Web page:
DIY site builders are limited by your knowledge of industry standards, your list of necessary items and buttons, and your familiarity with coding and search engine operations. While these tools will make you feel comfortable building something that works, there’s a difference between a functional website and a good one. 

Have you ever been to a party or coffee shop where some guy is playing the guitar and singing his heart out really poorly? Did you notice how everyone else in the room seems to be aware of how poorly he’s performing, but the performer has unphased confidence? This combination of illusory superiority and the Dunning-Kruger effect is a lot like designing a website on your own. It’s hard to be critical of your work if you haven’t been informed of the metrics by which its quality is measured. 

Be honest with yourself: are you confident in your ability to sit down and create a checklist of all the items your website needs? Does that list include SEO optimization on the front and back end? Does it include mobile and tablet responsiveness? How about format consistency of contact information across platforms so google logs your site as reputable? 

Now ask a few more questions: how confident are you in your ability to sit down and create a list of common mistakes you should avoid when designing a website? Does your list include inconsistent imaging and color patterns that conflict with brand messaging? Does it include a lack of beta testing across desktop and mobile devices? These are just a few of the most common mistakes when designing a website.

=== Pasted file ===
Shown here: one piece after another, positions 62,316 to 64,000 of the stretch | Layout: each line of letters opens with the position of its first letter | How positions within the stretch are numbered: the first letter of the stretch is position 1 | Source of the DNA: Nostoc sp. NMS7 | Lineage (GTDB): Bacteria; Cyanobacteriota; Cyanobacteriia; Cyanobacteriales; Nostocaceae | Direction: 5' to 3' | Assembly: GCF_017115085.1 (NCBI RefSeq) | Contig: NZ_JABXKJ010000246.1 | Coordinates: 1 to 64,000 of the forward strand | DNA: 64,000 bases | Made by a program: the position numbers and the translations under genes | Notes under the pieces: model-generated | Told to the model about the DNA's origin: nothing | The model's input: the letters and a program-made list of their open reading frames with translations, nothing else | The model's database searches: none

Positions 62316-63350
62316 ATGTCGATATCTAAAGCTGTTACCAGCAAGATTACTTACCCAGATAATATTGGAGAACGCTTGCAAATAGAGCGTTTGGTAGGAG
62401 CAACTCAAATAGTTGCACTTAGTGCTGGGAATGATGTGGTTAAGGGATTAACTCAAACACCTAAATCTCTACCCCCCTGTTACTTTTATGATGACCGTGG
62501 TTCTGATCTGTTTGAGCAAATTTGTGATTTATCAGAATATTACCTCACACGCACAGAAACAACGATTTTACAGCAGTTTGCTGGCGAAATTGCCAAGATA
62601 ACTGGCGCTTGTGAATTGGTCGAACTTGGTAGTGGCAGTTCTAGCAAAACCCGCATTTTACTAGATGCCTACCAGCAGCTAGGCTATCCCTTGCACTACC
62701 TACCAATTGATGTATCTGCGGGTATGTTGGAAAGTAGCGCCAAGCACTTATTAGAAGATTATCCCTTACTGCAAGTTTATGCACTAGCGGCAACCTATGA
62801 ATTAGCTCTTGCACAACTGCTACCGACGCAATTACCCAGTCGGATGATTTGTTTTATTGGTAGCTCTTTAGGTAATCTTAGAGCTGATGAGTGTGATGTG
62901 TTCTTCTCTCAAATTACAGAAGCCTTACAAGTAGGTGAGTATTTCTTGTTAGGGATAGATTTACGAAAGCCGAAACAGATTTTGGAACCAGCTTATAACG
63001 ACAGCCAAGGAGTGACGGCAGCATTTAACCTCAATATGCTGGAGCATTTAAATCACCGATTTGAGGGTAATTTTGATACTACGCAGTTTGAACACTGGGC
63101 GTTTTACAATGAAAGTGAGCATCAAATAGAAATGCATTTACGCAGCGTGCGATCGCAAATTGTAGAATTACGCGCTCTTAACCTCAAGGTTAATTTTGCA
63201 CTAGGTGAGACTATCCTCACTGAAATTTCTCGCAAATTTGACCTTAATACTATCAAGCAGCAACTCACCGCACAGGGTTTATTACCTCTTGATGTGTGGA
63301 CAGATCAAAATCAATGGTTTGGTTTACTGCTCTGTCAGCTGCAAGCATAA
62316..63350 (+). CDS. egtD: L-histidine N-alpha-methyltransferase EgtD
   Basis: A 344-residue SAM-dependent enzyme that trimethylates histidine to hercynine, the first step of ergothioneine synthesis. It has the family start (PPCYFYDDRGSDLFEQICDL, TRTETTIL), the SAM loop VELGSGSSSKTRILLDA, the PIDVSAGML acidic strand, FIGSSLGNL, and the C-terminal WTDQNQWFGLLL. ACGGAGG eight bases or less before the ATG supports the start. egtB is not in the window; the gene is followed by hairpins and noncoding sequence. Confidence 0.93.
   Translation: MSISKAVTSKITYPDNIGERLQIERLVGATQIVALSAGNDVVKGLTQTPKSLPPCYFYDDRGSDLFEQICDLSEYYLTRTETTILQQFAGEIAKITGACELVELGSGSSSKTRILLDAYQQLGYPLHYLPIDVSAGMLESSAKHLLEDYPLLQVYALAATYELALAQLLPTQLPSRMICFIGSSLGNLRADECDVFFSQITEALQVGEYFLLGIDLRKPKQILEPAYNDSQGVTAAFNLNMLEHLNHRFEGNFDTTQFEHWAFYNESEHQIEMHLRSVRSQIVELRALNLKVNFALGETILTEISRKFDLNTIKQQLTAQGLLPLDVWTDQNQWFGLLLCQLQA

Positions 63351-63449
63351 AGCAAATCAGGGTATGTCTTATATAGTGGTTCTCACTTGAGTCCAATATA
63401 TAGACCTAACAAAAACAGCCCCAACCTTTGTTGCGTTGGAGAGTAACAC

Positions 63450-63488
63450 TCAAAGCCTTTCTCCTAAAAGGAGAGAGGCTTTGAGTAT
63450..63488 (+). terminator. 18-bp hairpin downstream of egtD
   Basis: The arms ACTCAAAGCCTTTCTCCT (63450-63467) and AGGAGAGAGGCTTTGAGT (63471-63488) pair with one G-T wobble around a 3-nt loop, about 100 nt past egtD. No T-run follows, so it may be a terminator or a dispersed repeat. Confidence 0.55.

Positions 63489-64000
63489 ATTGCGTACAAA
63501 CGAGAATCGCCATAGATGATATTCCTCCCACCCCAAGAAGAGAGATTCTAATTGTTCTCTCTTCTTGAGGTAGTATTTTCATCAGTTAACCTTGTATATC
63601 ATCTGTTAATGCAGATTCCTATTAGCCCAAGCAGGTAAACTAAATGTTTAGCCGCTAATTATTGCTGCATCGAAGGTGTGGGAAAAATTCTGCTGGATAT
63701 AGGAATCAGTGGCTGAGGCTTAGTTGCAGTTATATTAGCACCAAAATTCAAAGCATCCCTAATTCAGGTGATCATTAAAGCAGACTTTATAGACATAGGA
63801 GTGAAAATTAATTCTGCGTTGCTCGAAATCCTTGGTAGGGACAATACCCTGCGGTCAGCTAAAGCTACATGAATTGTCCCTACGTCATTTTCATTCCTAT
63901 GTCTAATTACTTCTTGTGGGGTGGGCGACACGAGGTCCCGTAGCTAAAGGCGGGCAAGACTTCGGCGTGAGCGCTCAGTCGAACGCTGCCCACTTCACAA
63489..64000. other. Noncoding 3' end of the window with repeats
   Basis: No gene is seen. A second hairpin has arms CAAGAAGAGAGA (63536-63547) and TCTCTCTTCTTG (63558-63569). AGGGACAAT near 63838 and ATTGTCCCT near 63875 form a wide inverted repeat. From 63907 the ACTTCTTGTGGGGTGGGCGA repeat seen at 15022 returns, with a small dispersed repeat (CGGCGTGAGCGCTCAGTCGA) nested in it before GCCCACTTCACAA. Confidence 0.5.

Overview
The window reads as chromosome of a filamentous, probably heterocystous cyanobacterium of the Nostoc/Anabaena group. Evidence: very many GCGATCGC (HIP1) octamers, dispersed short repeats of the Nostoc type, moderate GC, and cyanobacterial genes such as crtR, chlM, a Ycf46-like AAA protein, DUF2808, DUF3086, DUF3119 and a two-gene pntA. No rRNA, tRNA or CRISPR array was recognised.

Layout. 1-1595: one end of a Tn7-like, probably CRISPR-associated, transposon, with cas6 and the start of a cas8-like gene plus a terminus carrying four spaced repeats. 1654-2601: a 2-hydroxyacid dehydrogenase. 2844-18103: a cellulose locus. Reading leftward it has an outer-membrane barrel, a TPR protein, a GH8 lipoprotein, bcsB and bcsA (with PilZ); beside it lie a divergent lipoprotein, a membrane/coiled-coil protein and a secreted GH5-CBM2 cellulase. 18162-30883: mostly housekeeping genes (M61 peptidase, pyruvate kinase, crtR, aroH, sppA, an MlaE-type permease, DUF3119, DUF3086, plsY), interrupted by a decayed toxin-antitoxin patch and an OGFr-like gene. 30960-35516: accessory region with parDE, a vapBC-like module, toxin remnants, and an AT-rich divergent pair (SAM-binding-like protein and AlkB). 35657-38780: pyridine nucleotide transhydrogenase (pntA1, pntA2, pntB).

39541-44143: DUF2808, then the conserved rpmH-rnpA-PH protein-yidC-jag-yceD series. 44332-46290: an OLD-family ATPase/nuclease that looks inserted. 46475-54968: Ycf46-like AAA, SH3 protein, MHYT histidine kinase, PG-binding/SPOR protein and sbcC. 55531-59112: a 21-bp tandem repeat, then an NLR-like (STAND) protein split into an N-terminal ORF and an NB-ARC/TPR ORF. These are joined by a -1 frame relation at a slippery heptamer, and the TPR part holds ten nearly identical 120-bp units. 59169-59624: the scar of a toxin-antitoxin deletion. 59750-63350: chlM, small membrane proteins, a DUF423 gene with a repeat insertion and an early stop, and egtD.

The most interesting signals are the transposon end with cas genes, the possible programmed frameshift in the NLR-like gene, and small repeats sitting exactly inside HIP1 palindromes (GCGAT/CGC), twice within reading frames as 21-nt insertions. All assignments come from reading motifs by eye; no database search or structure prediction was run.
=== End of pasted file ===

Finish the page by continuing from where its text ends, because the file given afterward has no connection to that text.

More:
It can take years of schooling, tutoring, and independent study to become an effective web designer, especially when you consider the marriage of web design to the field of graphic design. This can include intensive summer bootcamps (be prepared for lots of homework), and 15-24 months of schooling. If you want your website to dominate your competition in both aesthetics and functionality, you need an expert. If you want your customers to view you as an amateur, go ahead and design it on your own. But don’t say we didn’t warn you.

Back-end functionality is just as important. 

DIY designers may be able to help you piece together a page that appears functional on the outside, but relying on exterior functionality alone is a lot like cleaning your room by shoving everything into a pile beneath your bed. 

Search Engine Optimization is as much about the code on the back end of your page as it is the content on the front end. DIY editors can often lead to messy and confusing back-end coding (something you won’t see when using a DIY builder, unless you dig deep into the more advanced coding elements, which are often too advanced for users who don’t code professionally). 

Sloppy coding or overcomplicated designs will slow down your website, wreak havoc on the appearance of your site on mobile or desktop formats, and make the user experience a waking nightmare.